• Dr. Gongshe Hu, a research geneticist with the USDA, told us about his 2-row all malt breeding research. He has been collaborating with the Brewers Association on malt specifications desired by craft brewers. With that data, he has been trying to breed barley plants that meet those specific criteria. I think his work will potentially be important for the future of craft brewers, plus it was super cool to learn about the barley breeding process! (Also note, this is very different than GMO- genetically modified food. I asked Chris Evans from the Tetonia Research Farm about the possibility of GMO barley, and he said we are at least 20 years away IF it happens at all. Right now, there is no desire for it, so there isn’t even any research being done.)
  • Tevis Vance, the Great Western Malt Plant Manager, spoke about the malting process, quality control, and how they are changing their priorities to include craft brewers needs. He was very well spoken and walked us through the steps of malting- steeping, germination, and kilning. Its such a cool process!

After those awesome talks, we toured the Great Western Malting plant in Pocatello, Idaho. That was also so cool, but unfortunately they did not allow pictures! Its a huge huge huge concrete plant. There are tall round vessels where they steep the barley. The barley has about 46% moisture after the steeping process. Then that barley moves into a large flat container where it germinates. After the barley reaches about 43% moisture and germinates to the point that it starts to stick out its roots, it moves to the kilning stage. The kilning containers are also large and flat. Here the barley is heated, and the moisture is reduced from 43% to 18% and then finally down to about 4%. If you ever get the chance to visit a malting facility, I would highly recommend it. It was wild. I’m sorry I don’t have any pictures of it though! Here is some more barley…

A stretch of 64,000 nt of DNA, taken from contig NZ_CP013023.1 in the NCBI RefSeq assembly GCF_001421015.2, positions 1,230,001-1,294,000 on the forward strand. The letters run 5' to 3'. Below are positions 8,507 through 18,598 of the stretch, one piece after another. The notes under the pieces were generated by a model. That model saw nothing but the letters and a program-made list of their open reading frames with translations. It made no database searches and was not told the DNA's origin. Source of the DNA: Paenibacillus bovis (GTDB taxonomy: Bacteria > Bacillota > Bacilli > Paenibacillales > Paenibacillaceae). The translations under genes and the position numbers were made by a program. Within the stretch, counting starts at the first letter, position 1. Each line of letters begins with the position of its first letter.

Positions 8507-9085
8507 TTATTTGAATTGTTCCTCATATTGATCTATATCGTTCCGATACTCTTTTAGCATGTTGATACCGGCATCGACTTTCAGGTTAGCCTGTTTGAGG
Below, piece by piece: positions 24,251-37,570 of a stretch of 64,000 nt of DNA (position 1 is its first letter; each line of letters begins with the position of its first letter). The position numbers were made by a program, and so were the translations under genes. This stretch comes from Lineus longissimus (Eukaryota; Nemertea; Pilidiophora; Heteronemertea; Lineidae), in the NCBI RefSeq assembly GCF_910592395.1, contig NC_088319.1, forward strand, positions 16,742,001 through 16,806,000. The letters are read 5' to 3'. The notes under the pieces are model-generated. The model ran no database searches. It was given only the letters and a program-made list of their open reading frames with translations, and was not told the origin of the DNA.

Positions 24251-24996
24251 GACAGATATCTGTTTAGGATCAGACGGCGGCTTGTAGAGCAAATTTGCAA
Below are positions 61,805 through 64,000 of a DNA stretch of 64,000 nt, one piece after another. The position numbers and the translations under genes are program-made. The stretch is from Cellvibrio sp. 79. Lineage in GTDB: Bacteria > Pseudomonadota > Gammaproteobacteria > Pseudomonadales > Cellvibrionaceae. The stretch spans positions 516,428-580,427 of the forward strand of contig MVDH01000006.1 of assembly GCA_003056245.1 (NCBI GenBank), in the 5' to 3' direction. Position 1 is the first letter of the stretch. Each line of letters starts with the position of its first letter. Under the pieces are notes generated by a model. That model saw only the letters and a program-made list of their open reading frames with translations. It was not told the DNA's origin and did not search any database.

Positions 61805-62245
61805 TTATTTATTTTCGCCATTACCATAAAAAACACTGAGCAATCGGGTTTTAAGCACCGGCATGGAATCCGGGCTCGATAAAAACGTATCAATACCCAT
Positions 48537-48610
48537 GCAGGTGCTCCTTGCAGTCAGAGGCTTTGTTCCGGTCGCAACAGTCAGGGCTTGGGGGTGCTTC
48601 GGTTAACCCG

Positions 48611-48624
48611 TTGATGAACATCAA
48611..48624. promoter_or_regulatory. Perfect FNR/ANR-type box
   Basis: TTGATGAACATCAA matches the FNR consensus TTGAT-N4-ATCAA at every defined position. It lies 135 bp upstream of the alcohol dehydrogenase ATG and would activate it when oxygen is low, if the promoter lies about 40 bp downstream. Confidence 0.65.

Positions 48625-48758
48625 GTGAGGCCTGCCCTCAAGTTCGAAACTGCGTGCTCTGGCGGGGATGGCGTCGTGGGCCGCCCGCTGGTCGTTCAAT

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I had an awesome time, learned a lot, and met some interesting folks. I love science and beer, so its always fun when I can combine them! Sorry for the very long post, and hey thanks if you made it through all that! I’ve got notes and handouts from that weekend, so if anyone is interested in talking about malted barley, farming, beer, or really anything, let me know! I would love to nerd out. Cheers!